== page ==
An Indian technology firm formerly chaired by UK Chancellor Rishi Sunak’s billionaire father-in-law has been criticised for maintaining business relations with Myanmar generals after a military coup overthrew the elected government in Naypyitaw last week.
Infosys, which was co-founded by Narayana Murthy 40 years ago, provided software services to a Myanmar bank controlled by a military conglomerate headed by coup leader General Min Aung Hlaing.
Myawaddy Bank falls under Myanmar Economic Holdings Limited (MEHL), an enterprise run by the military, which has been accused by the UN of "engaging in genocide, war crimes, and crimes against humanity."
International and Domestic Pressure
Democracy advocacy group Burma Campaign UK put Infosys on its “dirty list” of foreign companies profiting from doing business with Myanmar's military rulers. Following the coup on Monday and the toppling of Aung San Suu Kyi, the Bangalore-based firm has continued to engage in commerce with the bank.
“It is alarming that a company working for Myanmar military is closely linked to someone at the highest levels of the British government,” said Mark Farmaner, director of Burma Campaign UK.
Activist Group Justice for Myanmar claims the bank is shady and says it's concerning that it's a member of the Society for Worldwide Interbank Financial Telecommunication (SWIFT) – the international transfer network.
“This heightens the risk that generals can use Myawaddy Bank for asset theft."
“As long as the military remains outside of democratic oversight and Min Aung Hlaing can continue to abuse his power for personal gain, it is not possible to gauge the family’s true wealth and assets,” the group said.
— Justice For Myanmar (@JusticeMyanmar) February 5, 2021
Thousands of activists in Myanmar are protesting against the coup, while calling for an international boycott of all businesses linked to the new military government.
Murthy, 74, set up Infosys in 1981 alongside other software engineers. He's previously served as the firm's chairman, chief executive, and president before stepping down as chairman emeritus. Murthy eis estimated to have accumulated £2.5 billion and his daughter Akshata, who married Sunak in 2009, reportedly owns £430 million in company shares, according to The Times.
In 2018, EdgeVerve Systems, a subsidiary of Infosys, started providing digital services for the bank just a few months after the armed forces began their military crackdown against the Rohingya Muslim minority group.
According to an EdgeVerve spokesman quoted in The Times, the tech firm was “reviewing the international community’s response” and “shall act in accordance with the international guidelines.”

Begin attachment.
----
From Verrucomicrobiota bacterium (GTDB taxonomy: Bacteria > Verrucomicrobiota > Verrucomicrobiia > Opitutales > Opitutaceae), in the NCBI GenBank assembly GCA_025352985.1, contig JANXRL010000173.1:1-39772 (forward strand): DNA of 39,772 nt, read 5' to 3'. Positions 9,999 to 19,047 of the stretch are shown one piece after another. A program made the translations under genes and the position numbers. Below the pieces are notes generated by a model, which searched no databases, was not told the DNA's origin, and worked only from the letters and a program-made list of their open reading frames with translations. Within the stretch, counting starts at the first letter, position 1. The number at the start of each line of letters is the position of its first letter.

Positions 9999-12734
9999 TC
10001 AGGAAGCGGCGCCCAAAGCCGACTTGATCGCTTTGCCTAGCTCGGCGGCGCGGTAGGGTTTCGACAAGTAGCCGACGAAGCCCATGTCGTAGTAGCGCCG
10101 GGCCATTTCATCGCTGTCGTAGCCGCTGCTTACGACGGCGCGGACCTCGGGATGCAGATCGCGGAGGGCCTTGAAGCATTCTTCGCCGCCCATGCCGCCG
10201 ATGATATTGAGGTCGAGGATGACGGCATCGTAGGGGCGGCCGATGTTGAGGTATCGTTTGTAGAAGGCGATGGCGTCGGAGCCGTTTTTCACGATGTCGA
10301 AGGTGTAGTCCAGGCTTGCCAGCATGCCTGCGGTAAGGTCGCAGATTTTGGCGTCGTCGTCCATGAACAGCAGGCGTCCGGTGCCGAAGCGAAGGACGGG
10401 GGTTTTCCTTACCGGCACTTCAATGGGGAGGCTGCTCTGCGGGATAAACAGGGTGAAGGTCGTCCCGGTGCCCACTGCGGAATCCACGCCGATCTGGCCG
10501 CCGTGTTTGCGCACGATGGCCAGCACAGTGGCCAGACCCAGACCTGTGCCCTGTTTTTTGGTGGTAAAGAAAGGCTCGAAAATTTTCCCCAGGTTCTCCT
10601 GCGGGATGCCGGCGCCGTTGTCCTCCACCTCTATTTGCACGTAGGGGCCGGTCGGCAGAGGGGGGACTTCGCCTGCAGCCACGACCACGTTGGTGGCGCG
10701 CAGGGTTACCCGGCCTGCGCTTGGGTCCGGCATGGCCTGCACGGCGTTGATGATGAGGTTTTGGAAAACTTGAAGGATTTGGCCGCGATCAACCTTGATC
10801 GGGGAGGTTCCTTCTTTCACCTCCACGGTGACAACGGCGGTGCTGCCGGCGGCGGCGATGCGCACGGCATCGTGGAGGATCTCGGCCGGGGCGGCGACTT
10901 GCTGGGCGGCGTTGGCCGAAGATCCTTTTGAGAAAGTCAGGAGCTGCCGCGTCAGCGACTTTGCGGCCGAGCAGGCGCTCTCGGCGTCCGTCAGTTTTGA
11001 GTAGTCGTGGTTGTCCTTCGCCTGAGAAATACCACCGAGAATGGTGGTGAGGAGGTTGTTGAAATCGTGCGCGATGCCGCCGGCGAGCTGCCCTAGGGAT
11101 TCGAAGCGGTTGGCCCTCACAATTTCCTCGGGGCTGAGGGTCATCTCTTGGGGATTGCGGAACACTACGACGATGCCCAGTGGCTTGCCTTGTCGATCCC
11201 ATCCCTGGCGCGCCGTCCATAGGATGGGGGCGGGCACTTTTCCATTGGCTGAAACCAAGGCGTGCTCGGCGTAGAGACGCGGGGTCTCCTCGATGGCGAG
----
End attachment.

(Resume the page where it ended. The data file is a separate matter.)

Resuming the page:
EdgeVerve Systems, which lauds itself as "a global leader” in artificial intelligence and automation production, formed its relationship with the bank after "international calls for integrating Myanmar into the global economy,” according to a company spokesman.
“Our software solutions bring innovation and economic development that can alleviate poverty and improve the lives of people,” he said, stressing that the company remains committed to human rights.
“We are currently reviewing the international community’s response, especially policy developments led by the United Nations. Unilateral action, based on limited information, may have unintended consequences that can affect lives of ordinary people."
In a 2019 UN fact-finding mission on Myanmar, set up in response to the Rohingya crisis and evidence of genocide by the military, the international community was urged to sever ties with the Burmese army and the web of companies it controls.
The report lists Myawaddy Bank as owned by MEHL, which is overseen by Aung Hlaing and his deputy Soe Win. Both were recommended by the UN panel to be investigated and prosecuted for genocide, crimes against humanity, and war crimes.
The US, EU, and the UK imposed sanctions on the military leadership in response to the Rohingya persecution, despite Aung Hlaing's family amassing massive amounts of personal wealth.
Aung Pyae Sone, the general's son, manages several businesses, from pharmaceuticals and medical technology to hospitality centres. His daughter, Khin Thiri Thet Mon manages an entertainment company and a chain of high-end gyms.
Strained Western Relations
UK business links with Burmese security forces were suspended last week following a Sunday Times investigation. The Northern Ireland Co-operation Overseas (Nico) had been previously been involved in the training of Burmese police officers as part of a EU project called MYPOL Myanmar.
Nico and the EU previously claimed that the MYPOL programme would help reform the Myanmar forces in a way that was “centred on international best practices and respect for human rights."
However, the EU delegation in Rangoon said on Friday that they had "concluded that the objectives [and] expected results of the project could not be achieved in the current context and it was decided to suspend it."
US President Joe Biden called for the Myanmar military to cede power and release those detained during the coup. He also promised to conduct an "immediate review" of sanctions against the country.
Washington had previously imposed sanctions against MEHL but they were lifted in 2016 by President Barack Obama after the National League for Democracy's, Suu Kyi's party, victory in the country's first free elections since 1960.